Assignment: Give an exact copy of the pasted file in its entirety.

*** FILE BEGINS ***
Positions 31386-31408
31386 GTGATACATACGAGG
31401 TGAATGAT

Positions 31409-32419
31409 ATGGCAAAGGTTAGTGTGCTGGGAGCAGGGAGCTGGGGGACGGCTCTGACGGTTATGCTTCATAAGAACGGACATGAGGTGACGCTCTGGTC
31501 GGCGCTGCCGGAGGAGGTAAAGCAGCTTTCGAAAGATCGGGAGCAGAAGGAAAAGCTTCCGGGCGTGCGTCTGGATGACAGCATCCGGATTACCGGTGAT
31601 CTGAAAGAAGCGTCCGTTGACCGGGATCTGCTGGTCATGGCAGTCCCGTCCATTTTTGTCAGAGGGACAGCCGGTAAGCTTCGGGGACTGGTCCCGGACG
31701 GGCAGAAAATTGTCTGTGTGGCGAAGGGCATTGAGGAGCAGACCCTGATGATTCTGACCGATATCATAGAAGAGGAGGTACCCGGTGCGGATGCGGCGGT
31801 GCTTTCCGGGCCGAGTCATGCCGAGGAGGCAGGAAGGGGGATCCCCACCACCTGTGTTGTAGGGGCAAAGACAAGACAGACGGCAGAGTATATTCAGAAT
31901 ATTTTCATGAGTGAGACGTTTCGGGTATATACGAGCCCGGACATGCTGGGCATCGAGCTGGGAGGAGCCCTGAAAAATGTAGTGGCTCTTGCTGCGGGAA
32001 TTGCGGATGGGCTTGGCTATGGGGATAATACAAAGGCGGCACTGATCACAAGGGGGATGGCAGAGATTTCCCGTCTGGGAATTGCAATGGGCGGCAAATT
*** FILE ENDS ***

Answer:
Positions 31386-31408
31386 GTGATACATACGAGG
31401 TGAATGAT

Positions 31409-32419
31409 ATGGCAAAGGTTAGTGTGCTGGGAGCAGGGAGCTGGGGGACGGCTCTGACGGTTATGCTTCATAAGAACGGACATGAGGTGACGCTCTGGTC
31501 GGCGCTGCCGGAGGAGGTAAAGCAGCTTTCGAAAGATCGGGAGCAGAAGGAAAAGCTTCCGGGCGTGCGTCTGGATGACAGCATCCGGATTACCGGTGAT
31601 CTGAAAGAAGCGTCCGTTGACCGGGATCTGCTGGTCATGGCAGTCCCGTCCATTTTTGTCAGAGGGACAGCCGGTAAGCTTCGGGGACTGGTCCCGGACG
31701 GGCAGAAAATTGTCTGTGTGGCGAAGGGCATTGAGGAGCAGACCCTGATGATTCTGACCGATATCATAGAAGAGGAGGTACCCGGTGCGGATGCGGCGGT
31801 GCTTTCCGGGCCGAGTCATGCCGAGGAGGCAGGAAGGGGGATCCCCACCACCTGTGTTGTAGGGGCAAAGACAAGACAGACGGCAGAGTATATTCAGAAT
31901 ATTTTCATGAGTGAGACGTTTCGGGTATATACGAGCCCGGACATGCTGGGCATCGAGCTGGGAGGAGCCCTGAAAAATGTAGTGGCTCTTGCTGCGGGAA
32001 TTGCGGATGGGCTTGGCTATGGGGATAATACAAAGGCGGCACTGATCACAAGGGGGATGGCAGAGATTTCCCGTCTGGGAATTGCAATGGGCGGCAAATT